You should be able to run a reserve team, all pro/semi pro clubs should. They should be in their own league setup, not being farmed out to amateur clubs though.
But the "reserves" will be made up of the better local amateur players who are either just "reserve fodder" or players wanting to impress the pro side. Either way, local clubs will have their bast players taken to play in a relatively meaningless reserve championship and these players might get a shiny pro track suit.
The Ireland v NZ game wasn't the best technical spectacle but was a great sporting event because of the way Ireland beat the odds and the fun they're going to have asking their male counterparts how they felt when they beat New Zealand. "Oh, that's right, you've never done that have you?"
The under 16 league in the Midlands, when it was working, was effectively run using teams coached by the community coaches (who have now all gone) and was populated in the main by Rugby Union players keeping fit. Some of these players were very good and the odd one of them converted to league and made their way into the performance programme.
Any club that tried to develop league-only players from their schools development would get battered by county standard RU players and a lot of those players never came back. Any attempts to make the coaches do their jobs and recruit new players by extending the season and competing with RU failed as it was far easier to wait and grab some good RU players. Now we are reaping what was sowed back then.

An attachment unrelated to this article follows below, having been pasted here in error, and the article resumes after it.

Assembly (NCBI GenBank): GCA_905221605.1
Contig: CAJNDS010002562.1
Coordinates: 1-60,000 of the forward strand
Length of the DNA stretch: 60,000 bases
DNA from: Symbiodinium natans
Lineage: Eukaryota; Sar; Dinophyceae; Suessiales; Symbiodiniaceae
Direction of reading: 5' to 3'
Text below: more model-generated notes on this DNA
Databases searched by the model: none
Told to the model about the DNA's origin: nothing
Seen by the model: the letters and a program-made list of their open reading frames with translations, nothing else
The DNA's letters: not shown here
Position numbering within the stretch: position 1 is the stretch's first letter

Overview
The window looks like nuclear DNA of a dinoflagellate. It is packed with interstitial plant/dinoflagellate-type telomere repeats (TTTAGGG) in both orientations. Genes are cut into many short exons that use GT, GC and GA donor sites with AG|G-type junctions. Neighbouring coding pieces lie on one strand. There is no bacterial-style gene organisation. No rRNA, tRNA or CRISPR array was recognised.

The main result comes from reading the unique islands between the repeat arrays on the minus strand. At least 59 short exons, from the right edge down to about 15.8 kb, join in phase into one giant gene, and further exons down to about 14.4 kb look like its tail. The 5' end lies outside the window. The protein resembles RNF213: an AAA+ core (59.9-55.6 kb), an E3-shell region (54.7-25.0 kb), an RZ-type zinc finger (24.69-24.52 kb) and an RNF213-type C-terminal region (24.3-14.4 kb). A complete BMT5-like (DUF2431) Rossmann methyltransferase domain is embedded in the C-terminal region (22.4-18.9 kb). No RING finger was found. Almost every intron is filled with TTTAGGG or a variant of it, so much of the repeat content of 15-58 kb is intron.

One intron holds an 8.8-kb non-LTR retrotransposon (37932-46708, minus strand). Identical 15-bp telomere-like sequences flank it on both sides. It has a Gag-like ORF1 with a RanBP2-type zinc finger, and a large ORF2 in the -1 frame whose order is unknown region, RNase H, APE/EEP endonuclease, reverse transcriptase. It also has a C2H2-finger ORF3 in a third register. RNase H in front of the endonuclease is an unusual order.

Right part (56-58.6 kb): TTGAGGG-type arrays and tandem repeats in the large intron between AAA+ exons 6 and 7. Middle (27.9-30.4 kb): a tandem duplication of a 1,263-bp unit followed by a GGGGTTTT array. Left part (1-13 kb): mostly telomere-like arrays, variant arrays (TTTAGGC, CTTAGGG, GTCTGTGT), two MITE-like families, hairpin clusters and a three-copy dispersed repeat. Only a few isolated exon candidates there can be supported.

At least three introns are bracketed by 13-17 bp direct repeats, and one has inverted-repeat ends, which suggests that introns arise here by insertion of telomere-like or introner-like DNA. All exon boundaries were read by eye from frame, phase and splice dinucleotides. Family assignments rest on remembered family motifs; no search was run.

The money from Sport England was, because of the rules of SE, not spent on the right things or over a long enough period. With the same money over 6 years rather than 3, the right people in the Midlands could have set something in place that had a fighting chance of long term success. Now it's gone back roughly to where it was in 2006 when we set up the first junior Merit League.
From day one of starting an amateur club, and one that is unlikely to ever be considered "elite", we have had trouble with the performance pathway.
The concept of a path to a pro career is great, but the pro game and the RFL do not seem to understand how the various systems and the attitude of people within the pro clubs has adversely affected the development of the sport at the grass roots. Somehow because we don't get paid to run rugby league, it seems that we aren't worthy of an opinion. That, despite the fact that some of us know a lot about sports development, running businesses, teaching kids etc. and (not in my case I admit) many years of involvement with the game.
Of all the issues within the game this is the one that has caused me the most grief and ultimately contributed to my lack of willingness to put as much time and effort into the sport as I had over the previous 10 years.
All the points made by Marauder, TaxiEgg and Defender1 are valid.
As a ref you are encouraged to keep well away from brawls because
1. You could get hit 2. You have a better view of any blindside hits.
Not like the good old days when refs would get in the middle of it, and maybe throw a couple themselves.
However, you have to use whatever means you can to stop it. Voice, body language etc. And certainly when it's stopped you have to separate the sides by a good distance before discussing and acting.
Not sure about this case, but a lot of refs now get fast tracked through academies and scholarships where the discipline is usually very good. Doing your time in the Pennine League and National Conference seems to be a thing of the past.